”Grey’s Anatomy”: A visit from Mom
It was the best of Grey’s, it was the worst of Grey’s.
The best in last night’s episode included Kate Burton’s performance as Ellis, Meredith’s Alzheimer’s-addled mother. In a fantastic conceit, her character snapped back into full consciousness; that is, she could remember everything again, except for — okay — stuff that happened in the past five years. The scenario created such a compelling tension in the episode, because suddenly Ellis was alive, but not wholly so. She was there but not there. And it really was like a visit from a ghost. A nasty yet slightly appealing ghost, sort of like Slimer from Ghostbusters. ”So tell me about yourself,” she said early on to Meredith. ”I’m really happy now,” replied Meredith, mentioning a man in there somewhere. ”You’ve gone soft!” barked Mom. ”Anyone can be in love and be blindly happy, but not everyone can pick up a scalpel and save a life….What happened to you?” How much of this was the old crackerjack Ellis Grey, and how much of it was still the ramblings of a senile woman? That was the tension.
Either way, be grateful to this episode for finding a way to bring back the old Ellis. We’d heard so much about how this raving taskmaster actually used to possess killer instincts, plus a pointy intelligence, and it was a pleasure to actually see the old Ellis, and not just deduce all those traits out of the dark corners of Ellis’ dementia. Loved that early scene where she drew a bead on Cristina and instantly saw that she was friends with Meredith, because she noticed Cristina was afraid to look at her, ”as if I’ll ask you a personal question and you’ll accidentally slip.” And it was delicious and fitting, later, to watch the old Ellis roll her eyes when Cristina asked her if it was possible to have a life and a career — there was something so flip and unforgiving about Ellis’ eye roll, even if she caved and gave Cristina the answer she wanted. (Of course you can have both: It’s TV!)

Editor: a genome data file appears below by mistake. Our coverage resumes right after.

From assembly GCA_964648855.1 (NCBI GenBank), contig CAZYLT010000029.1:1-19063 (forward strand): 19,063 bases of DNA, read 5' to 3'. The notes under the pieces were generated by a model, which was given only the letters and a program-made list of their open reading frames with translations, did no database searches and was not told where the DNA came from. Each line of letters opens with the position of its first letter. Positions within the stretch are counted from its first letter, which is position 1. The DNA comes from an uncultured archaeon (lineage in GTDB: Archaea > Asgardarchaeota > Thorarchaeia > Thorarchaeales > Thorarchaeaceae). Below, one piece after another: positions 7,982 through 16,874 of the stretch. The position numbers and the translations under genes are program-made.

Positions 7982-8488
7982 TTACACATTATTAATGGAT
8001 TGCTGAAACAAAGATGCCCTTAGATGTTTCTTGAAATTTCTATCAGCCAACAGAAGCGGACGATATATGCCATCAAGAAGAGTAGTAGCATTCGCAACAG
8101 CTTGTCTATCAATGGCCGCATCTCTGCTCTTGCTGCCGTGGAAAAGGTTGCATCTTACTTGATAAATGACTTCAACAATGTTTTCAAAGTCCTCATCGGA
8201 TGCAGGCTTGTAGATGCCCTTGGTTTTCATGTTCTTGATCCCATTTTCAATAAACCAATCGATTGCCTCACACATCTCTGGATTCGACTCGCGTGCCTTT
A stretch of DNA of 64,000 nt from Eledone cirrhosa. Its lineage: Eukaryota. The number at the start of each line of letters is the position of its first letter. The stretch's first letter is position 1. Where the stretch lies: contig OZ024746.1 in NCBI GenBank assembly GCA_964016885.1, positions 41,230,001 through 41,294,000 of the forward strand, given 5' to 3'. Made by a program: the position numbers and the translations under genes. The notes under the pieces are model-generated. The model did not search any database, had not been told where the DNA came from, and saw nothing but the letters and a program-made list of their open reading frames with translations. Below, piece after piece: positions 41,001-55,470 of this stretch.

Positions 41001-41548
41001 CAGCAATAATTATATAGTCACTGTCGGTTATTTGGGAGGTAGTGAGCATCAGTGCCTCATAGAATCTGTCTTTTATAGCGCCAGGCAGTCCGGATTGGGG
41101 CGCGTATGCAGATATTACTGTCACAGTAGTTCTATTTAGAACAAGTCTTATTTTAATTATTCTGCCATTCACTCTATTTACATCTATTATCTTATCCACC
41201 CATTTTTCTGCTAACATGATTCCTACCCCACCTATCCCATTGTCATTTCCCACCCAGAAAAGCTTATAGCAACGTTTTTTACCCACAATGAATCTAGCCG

All this Ellis stuff was also a blessing because it drew more sensational acting out of Ellen Pompeo, but I’ll get to that in a minute. First I have to talk about the worst of Grey’s.
A raging neurotoxin? One that a patient who mixed her herbal supplement with ”chemo chemicals” was exuding, dropping doctors like they were played by Lillian Gish in a silent melodrama out of 1924? Didn’t we cover the plague back in episode 1 of this season, and wasn’t that silly enough? We had to go here? In the dumbest Grey’s scene in maybe ever, the three lady interns had to take turns donning a mask and running into the OR to do something doctor-y to the infected lady on the cutting table, which they gamely attempted till they got woozy and had to run back to tag-team out. (All this was after Burke and Derek passed out in the OR in their Outbreak suits and bicycle helmets. Not even Cristina, watching from the observation tower right before the dramatic commercial break, took this seriously.) Honestly, the whole thing reminded me of that occasional EW feature in the TV section where the producers of one popular show write the script for an episode of another, and here, it was as if the people behind Survivor had decided it would be cool on Grey’s if Izzie, Meredith, and Cristina, rather than running out in bikinis one by one into the South Pacific to dig up some underwater puzzle pieces hooked on an anchor 10 feet under and 50 yards out, instead had to don surgical masks and race into the OR and take turns applying an inflatable tarp onto some unconscious toxic girl’s guts. (In my head at the end, I saw Probst throw his arms up and yell, ”Meredith wins reward!”)